Director of Proceedings v Mr S
Health Practitioners Disciplinary Tribunal, 1120/Nur20/480D (27 October 2020)
The Director filed a charge of professional misconduct against a registered nurse, “Mr S”, in the Health Practitioners Disciplinary Tribunal (“the Tribunal”). The charge related to inappropriate sexual activity between Mr S and his patient (“Ms T”), who was undergoing medical detoxification in a public hospital.
The first particular related to sexual or intimate contact between Mr S and Ms T, in that it was alleged that Mr S: hugged Ms T; touched her breast and/or failed to immediately remove his hand from her breast; touched her genital area and/or moved his fingers around her genital area; penetrated her vagina with his finger(s); masturbated over her while she was lying face down; and ejaculated onto her back and then cleaned the area before returning to his work.
The second particular stated that Mr S failed to set or maintain appropriate professional boundaries with Ms T, largely because of the particulars described above.
The events that led to the charge occurred in 2016. Mr S, a registered nurse at a public hospital, was employed on a night shift on a medical ward. Ms T had been admitted for medical detoxification and to facilitate medical assistance with alcohol withdrawal. At times she presented with moderate to severe withdrawal symptoms and was prescribed diazepam (a sedative, muscle relaxant, and anticonvulsant) and zopiclone (for short-term treatment of insomnia). Mr S administered both medications and others over the course of his shift on that night. At around 4.30am, Mr S entered Ms T’s room — shared with three others — and found her awake despite the administration of zopiclone some hours earlier. He encouraged her to go to sleep. Mr S then engaged in the sexual activity with Ms T.
Mr S returned to the room at 6.30am and administered Ms T diazepam and a medication for a vitamin deficiency. He recorded that Ms T had been “awake all night” but that otherwise it had been a “settled night” with no concerns. He did not record the sexual activity that had taken place. At around 7am he handed over to the morning shift and left the hospital. He did not report or speak to anyone about the incident. Ms T woke at approximately 8am, confused as to her whereabouts, and reported an allegation of sexual assault to another nurse.
Mr S admitted some serious aspects of the charge: namely, that he did place his hand on Ms T’s breast (although he stated that this was because Ms T had placed it there, and that he removed it immediately), that he did place his hand on Ms T’s genitals (but stated that this was because Ms T had placed it there, and that he did not move his hand around on her genitals), and that he did masturbate over Ms T, ejaculate on to her lower back, wipe up his ejaculate, and return to work. However, Mr S denied (and the Tribunal did not find) that he hugged Ms T, or penetrated her vagina. The Tribunal accepted that Ms T placed Mr S’s hand on her breast and vagina, and that he moved his hand away.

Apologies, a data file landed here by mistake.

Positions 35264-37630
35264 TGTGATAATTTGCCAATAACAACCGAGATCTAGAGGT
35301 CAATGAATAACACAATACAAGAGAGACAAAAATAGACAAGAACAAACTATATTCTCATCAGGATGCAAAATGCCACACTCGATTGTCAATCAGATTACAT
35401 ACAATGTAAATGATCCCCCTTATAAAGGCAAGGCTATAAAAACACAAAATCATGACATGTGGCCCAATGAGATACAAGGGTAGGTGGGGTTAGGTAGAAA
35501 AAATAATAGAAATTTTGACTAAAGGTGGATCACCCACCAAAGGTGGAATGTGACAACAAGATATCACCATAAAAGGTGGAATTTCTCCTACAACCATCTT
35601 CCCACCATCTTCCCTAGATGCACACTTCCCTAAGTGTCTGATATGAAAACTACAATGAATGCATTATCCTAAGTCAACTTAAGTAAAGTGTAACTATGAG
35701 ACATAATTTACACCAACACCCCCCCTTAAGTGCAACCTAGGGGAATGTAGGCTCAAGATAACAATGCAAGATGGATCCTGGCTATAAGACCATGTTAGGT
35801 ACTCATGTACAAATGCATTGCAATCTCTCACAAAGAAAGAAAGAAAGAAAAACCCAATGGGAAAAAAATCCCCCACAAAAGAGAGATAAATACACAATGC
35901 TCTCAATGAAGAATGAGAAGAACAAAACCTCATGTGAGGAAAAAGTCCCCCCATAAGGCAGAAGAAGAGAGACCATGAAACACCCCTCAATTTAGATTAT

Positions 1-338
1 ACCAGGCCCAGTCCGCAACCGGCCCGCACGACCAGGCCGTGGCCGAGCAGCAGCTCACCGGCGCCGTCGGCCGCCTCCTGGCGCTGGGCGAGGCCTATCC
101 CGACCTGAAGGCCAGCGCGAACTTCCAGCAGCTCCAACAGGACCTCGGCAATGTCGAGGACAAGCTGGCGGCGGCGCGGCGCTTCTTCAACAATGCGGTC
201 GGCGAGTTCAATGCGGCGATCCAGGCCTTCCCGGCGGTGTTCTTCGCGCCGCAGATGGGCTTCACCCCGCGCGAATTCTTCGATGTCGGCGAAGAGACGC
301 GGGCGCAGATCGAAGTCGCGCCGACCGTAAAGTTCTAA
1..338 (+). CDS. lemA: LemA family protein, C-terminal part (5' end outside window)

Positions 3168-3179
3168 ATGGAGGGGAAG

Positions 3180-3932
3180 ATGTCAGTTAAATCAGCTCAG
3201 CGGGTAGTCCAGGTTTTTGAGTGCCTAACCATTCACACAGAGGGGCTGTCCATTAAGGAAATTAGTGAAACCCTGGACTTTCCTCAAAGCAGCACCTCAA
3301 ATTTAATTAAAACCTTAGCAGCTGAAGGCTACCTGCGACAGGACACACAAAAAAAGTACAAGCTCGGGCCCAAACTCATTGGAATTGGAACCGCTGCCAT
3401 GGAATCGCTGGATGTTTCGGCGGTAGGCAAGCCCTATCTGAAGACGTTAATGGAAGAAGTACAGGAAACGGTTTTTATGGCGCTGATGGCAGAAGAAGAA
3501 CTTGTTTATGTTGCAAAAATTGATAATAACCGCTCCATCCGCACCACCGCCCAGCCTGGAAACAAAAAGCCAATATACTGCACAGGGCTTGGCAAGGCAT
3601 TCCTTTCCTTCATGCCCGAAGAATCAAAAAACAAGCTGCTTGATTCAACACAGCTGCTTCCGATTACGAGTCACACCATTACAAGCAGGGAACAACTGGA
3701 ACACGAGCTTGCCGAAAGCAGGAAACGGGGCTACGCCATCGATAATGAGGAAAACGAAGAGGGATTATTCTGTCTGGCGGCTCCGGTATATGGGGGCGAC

Ms T did not attend the Tribunal hearing, and the Director relied primarily on Mr S’s admissions and his interview with Police. The Tribunal found that the admitted activity amounted to malpractice and negligence and was likely to have brought discredit to the nursing profession. It was sufficient to warrant disciplinary action. The Tribunal noted that Ms T was “particularly vulnerable given her admission due to substance and alcohol abuse and detoxification”. The Tribunal accepted the Director’s submission that despite an escalating situation with numerous opportunities to remove himself, Mr S chose not to leave, but to continue with the sexual activity. His actions were in conflict with his professional training and “grossly breached the patient/nurse practitioner relationship”.
The Tribunal declined to cancel Mr S’s registration in light of his co-operation with the Health and Disability Commissioner investigation, his admission of inappropriate activity, the one-off nature of the incident, and a low risk of re-offending. The Tribunal censured Mr S and ordered his suspension from practice for six months (taking into account that Mr S had been suspended for approximately four years prior to the decision). The Tribunal required that on resuming practice, Mr S undertake regular and structured professional supervision, complete a course of instruction in professional boundaries and ethics, and, for a two-year period, meet monthly with a senior male registered nurse as a mentor. For a period of three years, Mr S is required to advise any employer of the Tribunal’s decision and, in the same timeframe, may work only for an employer approved by the Nursing Council. Mr S was ordered to pay a contribution towards the costs of the Tribunal and the Director in the sum of $26,000.
The decision is an important reminder of the need to maintain professional boundaries between practitioner and health consumer. Any intimate or sexual contact — regardless of duration, frequency, or consent — is likely to be viewed by the Tribunal as a very serious matter, particularly given the power imbalance between provider and consumer, the provider’s specialised knowledge, authority, and influence, and the provider’s access to information about the health consumer when receiving care.
The Tribunal’s decision can be found at: